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“Bite-Size Bits of Local, National, and Global History”

Rupert in Bennington County, Vermont — The American Northeast (New England)
 

Lt. Col. Robert Cochran

Revolutionary Hero Settled Here, 1769

 
 
Lt. Col. Robert Cochran Marker image. Click for full size.
By John Arsenault, October 12, 2014
1. Lt. Col. Robert Cochran Marker
Inscription.  Condemned to death by the N.Y. Assembly, Col. Cochran fought the Yorkers for Vermont land grants. Joining the Green Mt. Boys, he was with Ethan Allen at Ticonderoga and Seth Warner at Crown Point. Later he commanded Continental forces in the Mohawk Valley campaigns and undertook dangerous espionage duties in Canada for the American cause.
 
Erected 1958 by Vermont Historic Sites Commission.
 
Topics. This historical marker is listed in these topic lists: Patriots & PatriotismSettlements & SettlersWar, US Revolutionary.
 
Location. 43° 13.655′ N, 73° 15.522′ W. Marker is in Rupert, Vermont, in Bennington County. Marker is on Vermont Route 153. Located at the Vermont/New York border. Touch for map. Marker is in this post office area: Rupert VT 05768, United States of America. Touch for directions.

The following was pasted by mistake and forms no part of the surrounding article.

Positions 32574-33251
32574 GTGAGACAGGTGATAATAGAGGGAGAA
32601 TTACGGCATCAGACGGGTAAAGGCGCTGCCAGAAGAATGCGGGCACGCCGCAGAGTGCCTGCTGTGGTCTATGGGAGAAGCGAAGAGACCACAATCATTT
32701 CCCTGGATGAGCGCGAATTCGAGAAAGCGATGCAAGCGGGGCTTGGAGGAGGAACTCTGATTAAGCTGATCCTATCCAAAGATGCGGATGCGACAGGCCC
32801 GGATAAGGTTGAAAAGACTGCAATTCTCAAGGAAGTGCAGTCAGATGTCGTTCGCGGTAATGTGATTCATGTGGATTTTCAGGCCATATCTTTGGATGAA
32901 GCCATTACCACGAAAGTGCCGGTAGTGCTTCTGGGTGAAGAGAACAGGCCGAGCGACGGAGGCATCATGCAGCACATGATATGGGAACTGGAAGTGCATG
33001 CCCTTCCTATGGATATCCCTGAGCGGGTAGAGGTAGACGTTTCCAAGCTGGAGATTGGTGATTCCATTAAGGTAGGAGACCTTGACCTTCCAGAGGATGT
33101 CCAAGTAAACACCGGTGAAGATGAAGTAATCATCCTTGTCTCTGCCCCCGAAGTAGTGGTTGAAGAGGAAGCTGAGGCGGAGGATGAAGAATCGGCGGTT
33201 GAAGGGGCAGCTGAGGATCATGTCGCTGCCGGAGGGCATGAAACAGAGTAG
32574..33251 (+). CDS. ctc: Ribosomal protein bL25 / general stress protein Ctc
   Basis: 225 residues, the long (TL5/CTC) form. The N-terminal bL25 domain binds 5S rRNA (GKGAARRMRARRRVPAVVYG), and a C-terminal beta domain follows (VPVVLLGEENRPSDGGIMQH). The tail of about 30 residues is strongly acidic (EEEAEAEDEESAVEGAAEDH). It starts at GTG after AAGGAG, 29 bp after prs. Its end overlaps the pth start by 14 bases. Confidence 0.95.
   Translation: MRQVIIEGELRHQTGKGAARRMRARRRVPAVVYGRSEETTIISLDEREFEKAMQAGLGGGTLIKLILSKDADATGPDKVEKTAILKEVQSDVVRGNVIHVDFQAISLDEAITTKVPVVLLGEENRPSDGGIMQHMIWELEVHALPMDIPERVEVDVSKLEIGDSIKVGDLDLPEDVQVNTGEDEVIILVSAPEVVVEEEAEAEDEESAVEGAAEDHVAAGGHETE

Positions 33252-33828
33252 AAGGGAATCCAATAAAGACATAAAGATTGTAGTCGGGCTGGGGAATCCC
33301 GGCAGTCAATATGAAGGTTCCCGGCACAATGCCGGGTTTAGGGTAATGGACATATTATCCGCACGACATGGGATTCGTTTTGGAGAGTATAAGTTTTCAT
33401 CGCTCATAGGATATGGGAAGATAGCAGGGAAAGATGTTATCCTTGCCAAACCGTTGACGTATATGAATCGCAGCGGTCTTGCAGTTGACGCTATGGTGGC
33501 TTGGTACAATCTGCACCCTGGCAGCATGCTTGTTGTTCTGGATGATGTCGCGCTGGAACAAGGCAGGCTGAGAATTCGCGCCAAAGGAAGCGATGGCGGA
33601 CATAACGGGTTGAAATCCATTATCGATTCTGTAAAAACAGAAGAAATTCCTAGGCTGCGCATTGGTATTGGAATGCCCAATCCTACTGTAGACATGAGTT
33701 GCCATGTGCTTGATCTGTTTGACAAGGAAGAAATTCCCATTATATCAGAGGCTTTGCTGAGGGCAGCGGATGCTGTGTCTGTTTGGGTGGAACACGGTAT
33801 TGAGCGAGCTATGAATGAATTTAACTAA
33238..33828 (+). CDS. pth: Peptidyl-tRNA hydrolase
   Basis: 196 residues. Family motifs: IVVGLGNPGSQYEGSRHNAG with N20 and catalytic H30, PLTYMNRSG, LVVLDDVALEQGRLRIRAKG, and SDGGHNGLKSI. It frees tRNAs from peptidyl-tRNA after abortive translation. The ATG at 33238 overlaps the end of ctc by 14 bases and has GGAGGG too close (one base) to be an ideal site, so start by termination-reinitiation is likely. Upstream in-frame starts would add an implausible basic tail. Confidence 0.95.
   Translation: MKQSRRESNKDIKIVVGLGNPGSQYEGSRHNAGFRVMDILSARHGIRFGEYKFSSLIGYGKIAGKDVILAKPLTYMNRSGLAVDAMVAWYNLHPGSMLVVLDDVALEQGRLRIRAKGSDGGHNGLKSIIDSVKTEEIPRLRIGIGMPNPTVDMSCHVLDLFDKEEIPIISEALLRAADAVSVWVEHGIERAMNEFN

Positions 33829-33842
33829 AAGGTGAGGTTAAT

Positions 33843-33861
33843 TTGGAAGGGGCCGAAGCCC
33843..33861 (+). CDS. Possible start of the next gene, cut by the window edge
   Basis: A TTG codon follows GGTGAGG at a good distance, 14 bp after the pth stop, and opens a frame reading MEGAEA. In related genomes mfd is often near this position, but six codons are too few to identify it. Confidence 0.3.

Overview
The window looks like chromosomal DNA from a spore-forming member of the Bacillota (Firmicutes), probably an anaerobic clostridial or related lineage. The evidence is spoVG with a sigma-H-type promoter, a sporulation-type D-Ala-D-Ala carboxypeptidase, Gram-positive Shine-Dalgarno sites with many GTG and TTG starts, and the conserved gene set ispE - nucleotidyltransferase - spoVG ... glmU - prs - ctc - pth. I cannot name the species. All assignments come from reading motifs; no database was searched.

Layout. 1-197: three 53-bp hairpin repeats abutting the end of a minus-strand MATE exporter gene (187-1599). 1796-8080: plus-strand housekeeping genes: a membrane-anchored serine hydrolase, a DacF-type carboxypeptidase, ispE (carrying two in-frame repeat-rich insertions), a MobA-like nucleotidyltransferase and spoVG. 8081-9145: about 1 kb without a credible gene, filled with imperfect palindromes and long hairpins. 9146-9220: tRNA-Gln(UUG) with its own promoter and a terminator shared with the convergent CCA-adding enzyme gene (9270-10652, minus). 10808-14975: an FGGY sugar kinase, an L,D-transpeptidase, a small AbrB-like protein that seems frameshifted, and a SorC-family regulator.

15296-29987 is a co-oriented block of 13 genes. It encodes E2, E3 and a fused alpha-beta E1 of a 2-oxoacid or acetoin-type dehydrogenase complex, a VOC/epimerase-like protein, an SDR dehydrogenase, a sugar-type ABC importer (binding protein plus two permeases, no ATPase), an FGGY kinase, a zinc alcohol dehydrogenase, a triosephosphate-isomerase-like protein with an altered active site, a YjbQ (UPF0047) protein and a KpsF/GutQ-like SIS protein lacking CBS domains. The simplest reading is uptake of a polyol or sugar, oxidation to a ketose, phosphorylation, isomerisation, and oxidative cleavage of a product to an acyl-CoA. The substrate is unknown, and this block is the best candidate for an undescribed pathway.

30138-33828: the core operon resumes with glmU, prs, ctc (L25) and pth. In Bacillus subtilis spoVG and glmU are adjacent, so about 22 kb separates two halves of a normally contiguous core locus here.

Other nearby markers. At least 8 other markers are within 6 miles of this marker, measured as the crow flies. West Rupert Veterans Memorial (approx. 1.2 miles away); Town of Rupert World War II Memorial (approx. 2.7 miles away); Town of Rupert Great War Memorial (approx. 2.7 miles away);
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Hebron School District No. 16 (approx. 2.8 miles away in New York); Lest We Forget (approx. 5 miles away in New York); General John Williams (approx. 5 miles away in New York); 1852 Rail Yard (approx. 5.1 miles away in New York); The White Creek Fort (approx. 5.1 miles away in New York). Touch for a list and map of all markers in Rupert.
 
 
Credits. This page was last revised on June 16, 2016. It was originally submitted on October 13, 2014, by John Arsenault of Middletown Springs, Vermont. This page has been viewed 405 times since then and 21 times this year. Photo   1. submitted on October 13, 2014, by John Arsenault of Middletown Springs, Vermont. • Bill Pfingsten was the editor who published this page.
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May. 29, 2020